If you are located in Colorado or would like to visit, please stop by our table to see what I have! I hope to see you there!

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Cosplay in the Media: Why I don’t care

I’ve been asked by a few friends why I’m not upset about how the media is showing Cosplayers at this time. There is a new show out that focuses on cosplayers and news articles being written by people that have not done in depth research about the hobby. A lot of my friends have been upset about this, up to and including writing their own articles about how cosplay is given the wrong light.

I, personally, have been quiet and have been continuing on in my life like nothing is going on.

My reason? Because I don’t care what the media is saying about my hobby.

This isn’t the first time the media has shown something I do (or live by) in a bad light and this won’t be the last time this happens either.

Instead of standing on a soap box and shaking my finger at the media stating it’s wrong and giving my reasons why it’s wrong, I’d rather just keep going on like it doesn’t matter.

Let me give a past example about when this has happened before and what I did through it all:

I’m LDS (most people know the religion as Mormon), which has gotten a lot of attention by the media for many, many reasons and many, many times. I’m pretty certain that in the future, it will get just as much press coverage for something else. However, instead of standing up stating “the media has it wrong!” or “these are the facts!” I’ve learned to wait for people to ask me about it and get answers that way.

Time and time again, when people learn that I’m LDS, I start to get little questions that tend to end up in a fun, enjoyable, educational discussion about the religion. By the end of these discussions, most people have sat back and said to me “Boy, the media spun it in a completely different way.” Which causes me to laugh, nod and point out “Aren’t you glad you got it from someone that lives that lifestyle instead of just believe the media?”

Cosplay is the exact same way. Of course, cosplay is a hobby, not a religion, but the ideas of how to combat bad media is the same. Instead of standing on a soap box, writing articles and ranting and raving that “we’re not like that!!” I’d rather keep on with my life so when it does come out that I’m a cosplayer, the person has a chance to ask questions without feeling like I’m ranting and raving about the media being wrong.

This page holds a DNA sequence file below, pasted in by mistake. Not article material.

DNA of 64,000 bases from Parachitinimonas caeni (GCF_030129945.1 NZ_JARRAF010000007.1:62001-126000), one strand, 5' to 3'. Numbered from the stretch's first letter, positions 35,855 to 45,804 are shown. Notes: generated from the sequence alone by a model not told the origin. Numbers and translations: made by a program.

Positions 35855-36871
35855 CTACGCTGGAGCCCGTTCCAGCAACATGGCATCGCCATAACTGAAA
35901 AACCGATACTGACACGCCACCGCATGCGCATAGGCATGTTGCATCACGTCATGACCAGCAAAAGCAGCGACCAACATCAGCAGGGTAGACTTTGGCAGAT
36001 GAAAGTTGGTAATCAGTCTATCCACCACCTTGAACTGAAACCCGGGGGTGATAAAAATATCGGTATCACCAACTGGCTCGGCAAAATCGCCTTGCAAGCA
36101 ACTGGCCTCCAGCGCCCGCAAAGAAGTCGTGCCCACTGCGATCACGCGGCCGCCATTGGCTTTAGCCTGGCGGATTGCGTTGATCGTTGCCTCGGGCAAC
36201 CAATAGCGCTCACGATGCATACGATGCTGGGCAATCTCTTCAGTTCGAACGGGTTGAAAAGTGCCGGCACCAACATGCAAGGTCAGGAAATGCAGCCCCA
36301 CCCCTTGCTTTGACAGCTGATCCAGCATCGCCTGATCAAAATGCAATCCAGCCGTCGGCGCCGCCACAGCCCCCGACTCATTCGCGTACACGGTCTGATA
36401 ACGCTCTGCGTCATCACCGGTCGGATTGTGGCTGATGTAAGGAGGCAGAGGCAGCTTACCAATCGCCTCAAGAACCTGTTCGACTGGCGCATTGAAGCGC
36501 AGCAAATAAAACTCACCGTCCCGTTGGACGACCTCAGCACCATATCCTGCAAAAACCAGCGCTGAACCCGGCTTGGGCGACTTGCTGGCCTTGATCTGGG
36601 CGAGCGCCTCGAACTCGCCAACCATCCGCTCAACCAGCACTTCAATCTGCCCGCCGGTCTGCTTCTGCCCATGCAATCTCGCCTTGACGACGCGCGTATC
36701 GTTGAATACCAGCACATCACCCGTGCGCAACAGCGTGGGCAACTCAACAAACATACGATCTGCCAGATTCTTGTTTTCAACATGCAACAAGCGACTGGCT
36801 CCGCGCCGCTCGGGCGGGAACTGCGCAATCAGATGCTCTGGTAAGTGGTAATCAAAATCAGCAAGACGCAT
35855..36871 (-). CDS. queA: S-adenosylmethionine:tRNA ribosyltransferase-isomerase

I have a personal belief that cosplayers need to help one another to grow and progress if this is going to be an enjoyable hobby. The fact that people are expending their energy on writing articles about how the media’s giving us bad coverage instead of writing articles on how to create the best pleats ever, or how to find that perfect shade of wig, makes me a little sad. Since when did we care what “the normies” thought about us and when did it matter what people that haven’t sat down and asked us questions about why we do this think about us?

If we want to prove to the media that they’re wrong; that we have lives outside of cosplay, that we don’t spend our entire lives on this hobby, and that we don’t act how the media is showing them to act, we need to start by ignoring the media and going back to helping others in our hobby and enjoy our hobby that much more.

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Updates, life, and patches.

I apologize about the long delay in putting blogs up. Most of my time has been eaten up with some project(s) or another. However,  I know it’s very important to get back into the swing of blogs out on a regular basis.

So, to start this all up again, I’m going to post one of the reasons why I’ve become very busy:

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Attack on Titan Patches. I’ve actually created all 4 types available.

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All four styles are available on Etsy at this time in two sizes. Do note: Maximum size of all my patches is 4x4inch at this time. So, nothing bigger is available at this time.

To order, click here

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Dying Wigs with Ink

I’ve been dying wigs for about 3 years now and I’ve finally took the time to write down my general information on how to make a good dye. This technique also works great for dying synthetic furs as well.

Ingredients:

70% Isopropyl Alcohol (found in any health wellness section of anystore)

Acrylic Ink (Personal fan of Dr PH Martin’s Bombay Inda Ink. http://www.dickblick.com/products/dr-ph-martins-bombay-india-inks/ Found in Hobby Lobby {After a good hunt around, the current confirmed Hobby Lobby that carries it all the time is located at 80th and Wadsworth} or Amazon)

Recipe:

Roughly 8 droppers of ink for every 1 cup of alcohol

Variations/Lessons learned:

Want a lighter color? Less ink

Darker/richer color? Add more ink